Steve and I recently attended a cooking demonstration by Chef Jack Baker at Cobalt in Orange Beach. Chef Baker is actually referred to as a Corporate Chef because he oversees the kitchens and culinary creations for Cobalt, Cosmo’s and Luna’s — three of the wildly-popular restaurants owned by Brian and Jodi Harseny. Baker and Brian Harseny have been friends for 22 years, and that friendship has led to some wonderful dining experiences for guests to the Alabama Gulf Coast.
Chef Baker shared that he was born and reared in Tuscaloosa, starting his kitchen career as a dishwasher at Boy Scout Camp when he was 11 years old. He migrated to the Gulf Coast in 1991, got a degree in Culinary Arts/Chef Training at James H. Faulkner State Community College and has been a Sous Chef or an Executive Chef ever since. Baker is married and has a college-age son. Cosmo’s is the oldest of the restaurants owned by the Harsenys, and Chef Baker was very involved from its inception.
He won the Best Chef of Alabama Competition in 2013 at the Wind Creek Casino and has placed near the top several times in the World Food Championships. His creation Banana Leaf Wrapped Fish made the list of “100 Dishes to Eat in Alabama.”
According to Alabama.travel – “Jack Baker, the corporate chef for Cosmo’s, says many of the menu items are inspired by his own childhood favorites. Baker credits his mother and grandmother’s Filipino heritage and his Southern upbringing for his cooking style. Traditional Filipino cuisine can range from simple fried fish to elaborate paellas and whole-roasted pig. These traditions combined with the heartiness of Southern cuisine makes Baker’s skills in the kitchen diverse and unique.”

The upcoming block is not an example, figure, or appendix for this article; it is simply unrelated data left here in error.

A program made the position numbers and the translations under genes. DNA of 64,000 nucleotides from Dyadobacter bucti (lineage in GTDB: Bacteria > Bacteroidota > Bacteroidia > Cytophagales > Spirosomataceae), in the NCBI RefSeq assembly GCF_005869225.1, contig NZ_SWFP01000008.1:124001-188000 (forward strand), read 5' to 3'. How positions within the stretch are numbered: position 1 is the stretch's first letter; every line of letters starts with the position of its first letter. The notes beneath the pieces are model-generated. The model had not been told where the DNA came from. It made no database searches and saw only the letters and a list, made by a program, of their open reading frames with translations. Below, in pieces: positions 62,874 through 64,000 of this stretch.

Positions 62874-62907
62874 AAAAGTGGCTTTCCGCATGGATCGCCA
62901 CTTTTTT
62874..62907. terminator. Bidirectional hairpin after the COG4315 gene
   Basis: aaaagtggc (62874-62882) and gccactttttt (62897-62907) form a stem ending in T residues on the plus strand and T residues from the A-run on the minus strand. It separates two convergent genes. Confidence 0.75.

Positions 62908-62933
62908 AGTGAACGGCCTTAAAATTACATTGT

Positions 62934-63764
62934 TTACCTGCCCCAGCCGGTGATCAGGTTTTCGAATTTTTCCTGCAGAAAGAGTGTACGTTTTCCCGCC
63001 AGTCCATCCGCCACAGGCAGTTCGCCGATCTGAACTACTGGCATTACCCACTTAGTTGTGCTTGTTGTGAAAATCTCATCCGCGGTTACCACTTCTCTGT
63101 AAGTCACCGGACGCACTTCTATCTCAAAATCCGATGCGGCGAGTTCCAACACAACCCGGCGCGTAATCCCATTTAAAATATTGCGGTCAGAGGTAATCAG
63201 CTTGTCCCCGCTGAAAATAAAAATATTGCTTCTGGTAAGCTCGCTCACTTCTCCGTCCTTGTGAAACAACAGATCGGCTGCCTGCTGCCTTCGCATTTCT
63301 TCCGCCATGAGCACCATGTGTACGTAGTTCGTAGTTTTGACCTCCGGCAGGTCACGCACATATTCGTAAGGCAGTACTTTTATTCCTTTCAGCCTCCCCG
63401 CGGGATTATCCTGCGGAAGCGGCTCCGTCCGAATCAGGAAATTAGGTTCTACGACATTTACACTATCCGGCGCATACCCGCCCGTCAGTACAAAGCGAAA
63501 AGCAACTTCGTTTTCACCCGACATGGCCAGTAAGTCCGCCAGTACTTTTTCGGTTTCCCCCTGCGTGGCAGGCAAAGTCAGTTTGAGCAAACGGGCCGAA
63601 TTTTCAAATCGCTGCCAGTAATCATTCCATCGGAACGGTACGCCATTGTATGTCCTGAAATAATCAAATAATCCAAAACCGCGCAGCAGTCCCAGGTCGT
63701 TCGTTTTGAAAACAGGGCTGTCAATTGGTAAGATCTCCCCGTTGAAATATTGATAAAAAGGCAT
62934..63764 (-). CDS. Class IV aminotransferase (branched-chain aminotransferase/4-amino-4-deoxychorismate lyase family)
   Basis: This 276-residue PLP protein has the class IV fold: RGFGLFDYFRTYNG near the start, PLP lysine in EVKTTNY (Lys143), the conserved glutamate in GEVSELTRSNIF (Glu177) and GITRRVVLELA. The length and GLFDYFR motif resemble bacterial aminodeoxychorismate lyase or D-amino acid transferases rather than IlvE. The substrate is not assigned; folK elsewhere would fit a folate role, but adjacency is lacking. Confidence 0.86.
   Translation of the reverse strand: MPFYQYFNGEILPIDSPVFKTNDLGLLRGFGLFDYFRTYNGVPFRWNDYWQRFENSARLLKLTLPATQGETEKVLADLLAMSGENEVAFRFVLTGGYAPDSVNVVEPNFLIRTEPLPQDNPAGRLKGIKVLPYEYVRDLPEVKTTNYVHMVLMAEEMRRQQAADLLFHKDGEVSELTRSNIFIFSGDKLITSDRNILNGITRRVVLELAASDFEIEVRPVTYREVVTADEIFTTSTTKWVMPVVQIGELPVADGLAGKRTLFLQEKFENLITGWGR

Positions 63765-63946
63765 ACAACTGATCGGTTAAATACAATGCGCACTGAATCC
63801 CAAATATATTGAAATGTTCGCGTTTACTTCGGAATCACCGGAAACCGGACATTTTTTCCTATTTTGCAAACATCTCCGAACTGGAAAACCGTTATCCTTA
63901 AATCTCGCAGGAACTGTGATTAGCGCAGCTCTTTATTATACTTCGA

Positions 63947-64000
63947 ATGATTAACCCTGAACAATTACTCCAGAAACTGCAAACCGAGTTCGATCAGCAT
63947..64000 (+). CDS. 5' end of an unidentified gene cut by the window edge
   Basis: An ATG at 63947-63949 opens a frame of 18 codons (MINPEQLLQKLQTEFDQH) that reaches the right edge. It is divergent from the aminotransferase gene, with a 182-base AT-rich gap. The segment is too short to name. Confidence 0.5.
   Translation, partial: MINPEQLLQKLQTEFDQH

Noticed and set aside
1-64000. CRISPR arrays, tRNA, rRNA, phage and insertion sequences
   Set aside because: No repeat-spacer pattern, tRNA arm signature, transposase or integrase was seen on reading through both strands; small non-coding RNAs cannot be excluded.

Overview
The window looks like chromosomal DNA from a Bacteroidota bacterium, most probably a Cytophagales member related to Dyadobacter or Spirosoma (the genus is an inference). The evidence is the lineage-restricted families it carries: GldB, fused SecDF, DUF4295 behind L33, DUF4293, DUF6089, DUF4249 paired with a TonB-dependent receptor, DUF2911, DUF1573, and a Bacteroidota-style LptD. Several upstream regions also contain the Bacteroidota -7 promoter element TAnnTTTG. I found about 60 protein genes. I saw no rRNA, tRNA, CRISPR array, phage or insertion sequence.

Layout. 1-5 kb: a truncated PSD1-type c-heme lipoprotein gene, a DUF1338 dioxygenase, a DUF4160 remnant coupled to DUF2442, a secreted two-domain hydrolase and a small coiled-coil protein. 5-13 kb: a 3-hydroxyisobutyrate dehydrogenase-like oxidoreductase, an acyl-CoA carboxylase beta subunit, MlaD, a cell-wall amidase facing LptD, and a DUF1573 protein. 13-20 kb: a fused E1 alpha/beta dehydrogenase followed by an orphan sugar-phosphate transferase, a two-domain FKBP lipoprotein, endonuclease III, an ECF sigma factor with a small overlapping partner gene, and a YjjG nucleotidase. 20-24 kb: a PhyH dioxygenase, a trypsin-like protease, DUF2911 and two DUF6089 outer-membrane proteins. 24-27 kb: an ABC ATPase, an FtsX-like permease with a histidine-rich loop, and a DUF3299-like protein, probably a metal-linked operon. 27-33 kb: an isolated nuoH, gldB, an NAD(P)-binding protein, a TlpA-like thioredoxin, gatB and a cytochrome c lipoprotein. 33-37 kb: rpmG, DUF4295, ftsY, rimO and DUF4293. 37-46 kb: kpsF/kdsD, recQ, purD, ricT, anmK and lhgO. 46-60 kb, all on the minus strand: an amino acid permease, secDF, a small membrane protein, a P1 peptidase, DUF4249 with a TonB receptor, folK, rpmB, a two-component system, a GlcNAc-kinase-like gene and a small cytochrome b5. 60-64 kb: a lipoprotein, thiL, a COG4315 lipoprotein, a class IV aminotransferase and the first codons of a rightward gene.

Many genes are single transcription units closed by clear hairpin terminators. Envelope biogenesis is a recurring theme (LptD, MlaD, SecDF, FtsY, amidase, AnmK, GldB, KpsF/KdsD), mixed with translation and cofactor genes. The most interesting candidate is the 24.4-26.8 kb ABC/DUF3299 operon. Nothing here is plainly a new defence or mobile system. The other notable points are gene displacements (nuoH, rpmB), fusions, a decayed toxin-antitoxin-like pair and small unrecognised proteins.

And, according to the Cosmo’s website — “Corporate Chef, has mastered the essence of true Southern cooking. His love of French cuisine and his passion for down home fare are evident in every dish he creates. His love of the south can be attributed to the over-abundance of fresh fruits and vegetables, as well as the bounty of fish and game that he uses in all his dishes.”
Because Mardi Gras was on everyone’s minds when we attended our class, Chef Baker taught us his tricks for preparing Blackened Catfish, Dirty Rice Base (which is mixed later with Jasmine Rice or Risotto) and Remoulade Sauce. I was happy to FINALLY learn the secrets of blackening fish: 1) A well-seasoned, hot cast iron skillet 2) Fish, chicken or meat that is dredged in melted butter and sprinkled liberally with creole spice (he prefers the one by Paul Prudhomme, famous New Orleans chef) 3) No oil in the skillet, just the butter from the fish 4) Expect a LOT of smoke from that hot skillet and the butter 5) After blackening (not burning) on both sides, you finish by placing the fish in a 375-400-degree oven for 8-10 minutes.
After talking to us (while he worked creating incredible aromas in the room), each of the attendees was served a generous portion of the dishes to rave reviews.
It is such a joy to watch someone who genuinely loves what he does and is willing to be a teacher.
As I was thinking of a Bible connection, there were plenty of women cooks who came to mind — Martha in the New Testament (Luke 10:38-42), Sarah, at the urging of Abraham, making the cakes of meal for their three angelic visitors (Genesis 18:1-15), etc. But, several men stand out, also.
Genesis 19:1-3 – Lot prepared a feast for 2 angels who came to Sodom.
Genesis 25:29-31 – Jacob prepared a stew for his brother Esau.
John 1:9-15 – Jesus Himself prepared a breakfast for His disciples, not only to feed them physically, but to strengthen their faith, to give instructions, and to restore His relationship with Peter.
Take a few minutes to enjoy these passages. Preparing food for others is a wonderful way to serve and minister.